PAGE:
Trade - A Wholesale And Int'l Disappointment
This morning's release of the April Wholesale and International Trade data continue to support our views of continued deterioration in the underbelly of the economy. Wholesale inventories rose 0.6 percent in April which was stronger than the 0.4 percent estimate. However, on a year over year basis the rise was 8.24%. A steady increase in inventories over the last few months has been evident as economic deterioration has appeared in many of the manufacturing reports. Sales increased at a 1.1% clip but on an annual basis remained soft at only a 6.85% increase.
However, the numbers don't tell the story that the chart does. Sales and inventories, on an annual change basis, track fairly closely together. After the rebound from the lows of the recession, due to pent up demand and inventory restocking, both components have now shown signs of weakness. This corresponds with the year-over-year decline in corporate earnings as well.
With the risk that economic growth may be slowing the management of inventories takes on special importance in order to protect profit margins. The year-over-year change in inventories, and recent reductions in backlogs in the manufacturing reports, suggest companies see weakness in demand and are reducing inventory stock levels accordingly.
One of the issues that relate to those levels of sales and inventories is the trade balance data. With the Eurozone already in a recession, and emerging economies showing significant weakness as well, it is not surprising that we see businesses taking a more defensive stance in regards to inventory management.
The trade balance in April improved due to strength in the U.S. dollar and a drop in imports. The strength in the dollar is due to the weakness in the Eurozone as money flows into the U.S. for safety from a flagging Euro. This "flight to safety" is dragging on exports from the U.S. to the Eurozone. However, the weakness in the U.S. economy is also showing up in the drop in imports as well.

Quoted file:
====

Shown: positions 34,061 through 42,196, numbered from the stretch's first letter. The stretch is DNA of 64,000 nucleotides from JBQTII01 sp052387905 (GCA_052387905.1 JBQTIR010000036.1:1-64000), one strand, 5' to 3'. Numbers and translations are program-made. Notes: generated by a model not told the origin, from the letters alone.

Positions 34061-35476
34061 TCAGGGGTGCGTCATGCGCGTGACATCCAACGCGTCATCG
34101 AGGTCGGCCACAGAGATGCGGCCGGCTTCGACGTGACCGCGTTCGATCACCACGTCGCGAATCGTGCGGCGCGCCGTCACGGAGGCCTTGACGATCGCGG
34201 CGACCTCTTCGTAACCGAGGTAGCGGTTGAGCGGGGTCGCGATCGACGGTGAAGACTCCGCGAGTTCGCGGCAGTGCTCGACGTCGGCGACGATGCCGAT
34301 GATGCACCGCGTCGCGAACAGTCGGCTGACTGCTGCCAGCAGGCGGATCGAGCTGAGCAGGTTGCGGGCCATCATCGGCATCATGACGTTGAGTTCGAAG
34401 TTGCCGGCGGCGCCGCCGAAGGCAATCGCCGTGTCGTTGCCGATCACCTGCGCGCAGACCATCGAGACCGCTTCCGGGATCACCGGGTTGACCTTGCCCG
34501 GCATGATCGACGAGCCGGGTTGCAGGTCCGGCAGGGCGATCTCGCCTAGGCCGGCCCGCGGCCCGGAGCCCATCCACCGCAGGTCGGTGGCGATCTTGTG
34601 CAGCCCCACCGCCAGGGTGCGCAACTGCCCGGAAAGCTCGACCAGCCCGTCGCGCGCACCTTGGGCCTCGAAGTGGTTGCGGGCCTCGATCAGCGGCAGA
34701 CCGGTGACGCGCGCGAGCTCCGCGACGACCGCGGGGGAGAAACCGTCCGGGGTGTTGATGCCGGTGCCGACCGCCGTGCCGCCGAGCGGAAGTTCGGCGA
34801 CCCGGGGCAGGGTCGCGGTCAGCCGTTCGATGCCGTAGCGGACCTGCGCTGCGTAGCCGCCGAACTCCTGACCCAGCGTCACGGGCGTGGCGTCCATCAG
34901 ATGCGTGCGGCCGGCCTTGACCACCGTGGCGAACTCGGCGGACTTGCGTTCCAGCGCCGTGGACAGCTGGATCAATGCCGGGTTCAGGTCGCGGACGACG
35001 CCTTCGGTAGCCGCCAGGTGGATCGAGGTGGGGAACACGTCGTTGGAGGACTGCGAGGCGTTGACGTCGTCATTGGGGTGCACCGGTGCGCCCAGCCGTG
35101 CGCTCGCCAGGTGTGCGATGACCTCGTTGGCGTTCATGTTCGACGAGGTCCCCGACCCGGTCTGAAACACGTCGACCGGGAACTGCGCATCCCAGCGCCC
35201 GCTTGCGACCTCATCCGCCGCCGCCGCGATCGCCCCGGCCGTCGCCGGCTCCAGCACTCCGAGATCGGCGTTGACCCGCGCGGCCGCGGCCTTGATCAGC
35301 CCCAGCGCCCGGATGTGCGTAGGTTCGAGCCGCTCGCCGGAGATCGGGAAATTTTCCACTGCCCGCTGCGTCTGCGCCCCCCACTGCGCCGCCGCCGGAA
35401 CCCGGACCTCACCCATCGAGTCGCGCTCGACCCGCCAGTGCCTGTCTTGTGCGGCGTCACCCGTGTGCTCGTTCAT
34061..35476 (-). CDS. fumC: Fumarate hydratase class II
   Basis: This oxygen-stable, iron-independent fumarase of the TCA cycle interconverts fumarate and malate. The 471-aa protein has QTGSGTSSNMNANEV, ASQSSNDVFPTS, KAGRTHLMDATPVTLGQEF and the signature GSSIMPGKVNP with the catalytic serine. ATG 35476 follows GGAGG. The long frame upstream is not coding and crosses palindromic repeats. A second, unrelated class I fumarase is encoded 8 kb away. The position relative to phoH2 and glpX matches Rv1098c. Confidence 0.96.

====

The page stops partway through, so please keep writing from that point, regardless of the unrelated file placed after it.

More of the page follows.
In April, the U.S. trade gap shrank to $50.1 billion from $52.6 billion in March (originally $51.8.0 billion). The consensus projected a deficit of $49.3 billion. Exports dipped 0.8 percent after a 2.5 percent boost in March. Imports fell 1.7 percent after a 5.2 percent jump the prior month.
What is concerning is that the bulk of the drop in the trade deficit was due to a much larger drop in imports relative to exports. With imported goods cheaper in price, due to a stronger dollar, the large drop in imports certainly doesn't reflect a stronger domestic economy.
The drop in goods imports in April was led by a $2.0 billion decrease in capital goods excluding autos, following a $3.2 billion jump the month before. Also declining were foods, feeds & beverages, capital goods excluding autos, automotive, industrial supplies, and consumer goods. No major import category gained which, again, is not a sign of strength for the U.S. economy.
While net exports declining may be a positive for GDP in the short term - the real story is businesses are cutting back on imports due to worries about demand as exports are down on weak global demand. The reality is that the economy is slowing, and most likely weaker, than the mainstream media and economists currently expect.
Furthermore, the trend of exports and imports further support the idea of a weakening economic environment. Since the peak set in 2010 on the back of QE 1 the annual trend of exports and imports has been on the decline. Furthermore, the trend of exports and imports have been corresponding to a weakening economic trend in the U.S. Had it not been for the intervention of "Operation Twist" combined with LTRO's in Europe it is likely that the U.S. would have already been in a recession. Without further intervention in the near future by the Fed it is likely that the negative trend in imports and exports will manifest itself once again into weaker economic numbers.
As we stated earlier the trends across many of the manufacturing reports as of late have shown signs of increased economic stress. The trade and wholesale numbers are confirming those reports. While there is certainly reason to believe that the Fed will not institute further easing at the current time due to the inflationary implications of such programs - the reality is that he may not have much of a choice.